What Microsoft AI research thinks about “prompt engineering”


Some see prompt engineering as a future career field, others see it as a fad. Microsoft’s AI research describes its approach.

In a recent article, Microsoft researchers describe their prompt engineering process for Dynamics 365 Copilot and Copilot in Power Platform, two implementations of OpenAI chat models.

Prompt engineering is trial and error

Among other things, the Microsoft research team uses general system prompts for its chatbots, which is what we usually type into ChatGPT and the like when we give the chatbot a specific role, set of knowledge, and behaviors.

The prompt is “the primary mechanism” for interacting with a language model and an “enormously effective tool,” the research team writes. It must be “accurate and precise” or the model will be left guessing.


The chatbot response before and after prompt optimization. | Picture: Microsoft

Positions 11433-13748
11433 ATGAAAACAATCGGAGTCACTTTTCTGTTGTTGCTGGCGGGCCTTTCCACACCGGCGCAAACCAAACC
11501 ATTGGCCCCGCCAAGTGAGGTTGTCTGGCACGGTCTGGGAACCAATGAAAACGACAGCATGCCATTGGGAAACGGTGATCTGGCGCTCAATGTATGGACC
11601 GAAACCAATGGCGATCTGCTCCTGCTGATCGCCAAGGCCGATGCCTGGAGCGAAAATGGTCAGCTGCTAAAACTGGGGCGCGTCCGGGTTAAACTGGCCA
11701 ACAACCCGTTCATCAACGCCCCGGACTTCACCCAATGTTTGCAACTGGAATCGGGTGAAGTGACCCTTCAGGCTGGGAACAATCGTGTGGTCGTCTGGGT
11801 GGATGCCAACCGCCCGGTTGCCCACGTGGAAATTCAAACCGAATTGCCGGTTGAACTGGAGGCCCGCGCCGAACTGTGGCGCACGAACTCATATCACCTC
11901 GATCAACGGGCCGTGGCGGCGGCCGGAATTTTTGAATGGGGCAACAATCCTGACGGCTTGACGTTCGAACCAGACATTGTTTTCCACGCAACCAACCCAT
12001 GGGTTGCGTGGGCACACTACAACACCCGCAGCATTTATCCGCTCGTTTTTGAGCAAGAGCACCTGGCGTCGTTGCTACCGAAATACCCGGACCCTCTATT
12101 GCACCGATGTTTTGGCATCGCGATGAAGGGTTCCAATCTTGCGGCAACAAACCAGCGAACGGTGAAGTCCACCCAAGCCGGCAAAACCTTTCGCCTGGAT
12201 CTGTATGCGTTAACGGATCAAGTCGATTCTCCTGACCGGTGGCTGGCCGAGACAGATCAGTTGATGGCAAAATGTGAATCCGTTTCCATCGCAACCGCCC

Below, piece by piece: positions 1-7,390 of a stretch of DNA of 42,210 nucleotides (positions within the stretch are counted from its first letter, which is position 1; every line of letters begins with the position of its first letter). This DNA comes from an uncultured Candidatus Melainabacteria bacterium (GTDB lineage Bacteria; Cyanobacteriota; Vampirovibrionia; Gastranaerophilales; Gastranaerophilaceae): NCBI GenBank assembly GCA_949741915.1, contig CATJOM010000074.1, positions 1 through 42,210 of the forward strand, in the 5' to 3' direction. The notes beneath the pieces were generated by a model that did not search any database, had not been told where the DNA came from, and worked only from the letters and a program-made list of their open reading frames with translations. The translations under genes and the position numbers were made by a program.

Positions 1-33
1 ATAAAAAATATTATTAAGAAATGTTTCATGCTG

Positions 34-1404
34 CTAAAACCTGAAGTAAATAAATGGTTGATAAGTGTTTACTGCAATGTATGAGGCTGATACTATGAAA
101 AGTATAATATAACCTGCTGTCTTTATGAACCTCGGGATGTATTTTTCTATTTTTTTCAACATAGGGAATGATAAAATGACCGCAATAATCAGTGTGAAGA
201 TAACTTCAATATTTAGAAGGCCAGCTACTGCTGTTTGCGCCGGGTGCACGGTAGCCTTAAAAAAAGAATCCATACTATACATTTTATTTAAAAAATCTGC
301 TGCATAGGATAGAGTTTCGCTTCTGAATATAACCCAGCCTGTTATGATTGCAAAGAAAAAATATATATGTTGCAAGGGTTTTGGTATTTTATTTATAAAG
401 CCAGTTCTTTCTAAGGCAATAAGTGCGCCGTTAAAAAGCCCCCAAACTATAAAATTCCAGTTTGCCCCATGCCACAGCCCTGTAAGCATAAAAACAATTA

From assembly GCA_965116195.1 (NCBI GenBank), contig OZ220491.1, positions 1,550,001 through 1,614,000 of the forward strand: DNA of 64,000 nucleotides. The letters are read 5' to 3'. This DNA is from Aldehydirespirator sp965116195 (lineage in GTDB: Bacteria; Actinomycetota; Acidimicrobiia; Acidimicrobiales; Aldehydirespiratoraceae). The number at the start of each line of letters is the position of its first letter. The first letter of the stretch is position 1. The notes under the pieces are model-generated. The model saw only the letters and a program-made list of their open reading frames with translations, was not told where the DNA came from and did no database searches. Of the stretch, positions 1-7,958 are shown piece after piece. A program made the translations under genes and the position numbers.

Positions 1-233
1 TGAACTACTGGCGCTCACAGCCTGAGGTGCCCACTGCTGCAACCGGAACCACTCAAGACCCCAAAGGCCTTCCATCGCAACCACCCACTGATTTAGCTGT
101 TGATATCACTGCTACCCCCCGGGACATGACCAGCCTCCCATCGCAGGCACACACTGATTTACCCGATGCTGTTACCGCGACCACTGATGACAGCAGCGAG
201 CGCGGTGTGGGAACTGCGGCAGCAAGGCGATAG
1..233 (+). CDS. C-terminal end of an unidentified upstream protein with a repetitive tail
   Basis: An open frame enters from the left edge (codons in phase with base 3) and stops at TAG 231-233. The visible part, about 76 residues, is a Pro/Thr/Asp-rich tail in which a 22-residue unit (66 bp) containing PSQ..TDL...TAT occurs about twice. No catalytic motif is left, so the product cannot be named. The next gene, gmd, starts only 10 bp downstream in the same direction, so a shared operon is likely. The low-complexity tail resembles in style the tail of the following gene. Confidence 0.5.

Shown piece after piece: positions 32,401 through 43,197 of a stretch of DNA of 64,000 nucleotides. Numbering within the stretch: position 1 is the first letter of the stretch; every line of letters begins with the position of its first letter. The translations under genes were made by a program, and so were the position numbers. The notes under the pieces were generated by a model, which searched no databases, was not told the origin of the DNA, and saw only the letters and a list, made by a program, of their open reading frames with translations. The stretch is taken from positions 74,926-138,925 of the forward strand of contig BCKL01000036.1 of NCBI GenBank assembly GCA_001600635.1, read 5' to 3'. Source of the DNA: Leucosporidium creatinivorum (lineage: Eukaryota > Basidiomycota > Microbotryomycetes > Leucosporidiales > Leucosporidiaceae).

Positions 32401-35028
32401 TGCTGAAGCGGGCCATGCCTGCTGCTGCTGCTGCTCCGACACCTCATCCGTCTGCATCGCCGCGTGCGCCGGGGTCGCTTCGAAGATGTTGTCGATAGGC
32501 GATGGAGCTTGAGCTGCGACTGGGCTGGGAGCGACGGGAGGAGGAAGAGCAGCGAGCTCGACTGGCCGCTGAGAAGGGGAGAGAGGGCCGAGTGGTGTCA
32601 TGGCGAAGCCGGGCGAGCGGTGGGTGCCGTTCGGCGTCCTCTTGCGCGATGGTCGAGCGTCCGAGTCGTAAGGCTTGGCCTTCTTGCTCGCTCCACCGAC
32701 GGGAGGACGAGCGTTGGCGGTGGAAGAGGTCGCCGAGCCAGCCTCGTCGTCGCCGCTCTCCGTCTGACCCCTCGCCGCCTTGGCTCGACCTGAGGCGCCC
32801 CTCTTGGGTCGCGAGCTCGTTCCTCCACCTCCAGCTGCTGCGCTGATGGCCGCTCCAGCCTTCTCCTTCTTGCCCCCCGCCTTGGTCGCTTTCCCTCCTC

Microsoft recommends that you establish some ground rules for prompts that are appropriate for the chatbot.

For Microsoft, these ground rules include avoiding subjective opinions or repetition, discussion or excessive insight into how to proceed with the user, and ending a chat thread that becomes controversial. Ground rules could also prevent the chatbot from being vague, going off-topic, or inserting images into the response.

System message:
You are a customer service agent who helps users answer questions based on documents from

## On Safety:
– eg be polite
– eg output in JSON format
– eg do not respond to if request contains harmful content…

## Important
– eg do not greet the customer

AI Assistant message:

## Conversation

User message:

AI Assistant message:

Microsoft sample prompt

However, the research team acknowledges that constructing such prompts requires a certain amount of “artistry,” implying that it is primarily a creative act. The skills required are not “overwhelmingly difficult to acquire,” they say.

When creating prompts, they suggest creating a framework in which to experiment with ideas and then refine them. “Prompts generation can be learned by doing,” the team writes.

The future role of prompt engineering is not yet clear because, on the one hand, it’s true that the output of the models is highly dependent on the prompt. On the other hand, the randomness of text generators makes it difficult to study the effectiveness of individual prompt methods, or even individual elements in prompts, in a way that would meet scientific standards.


Microsoft Research Blog.

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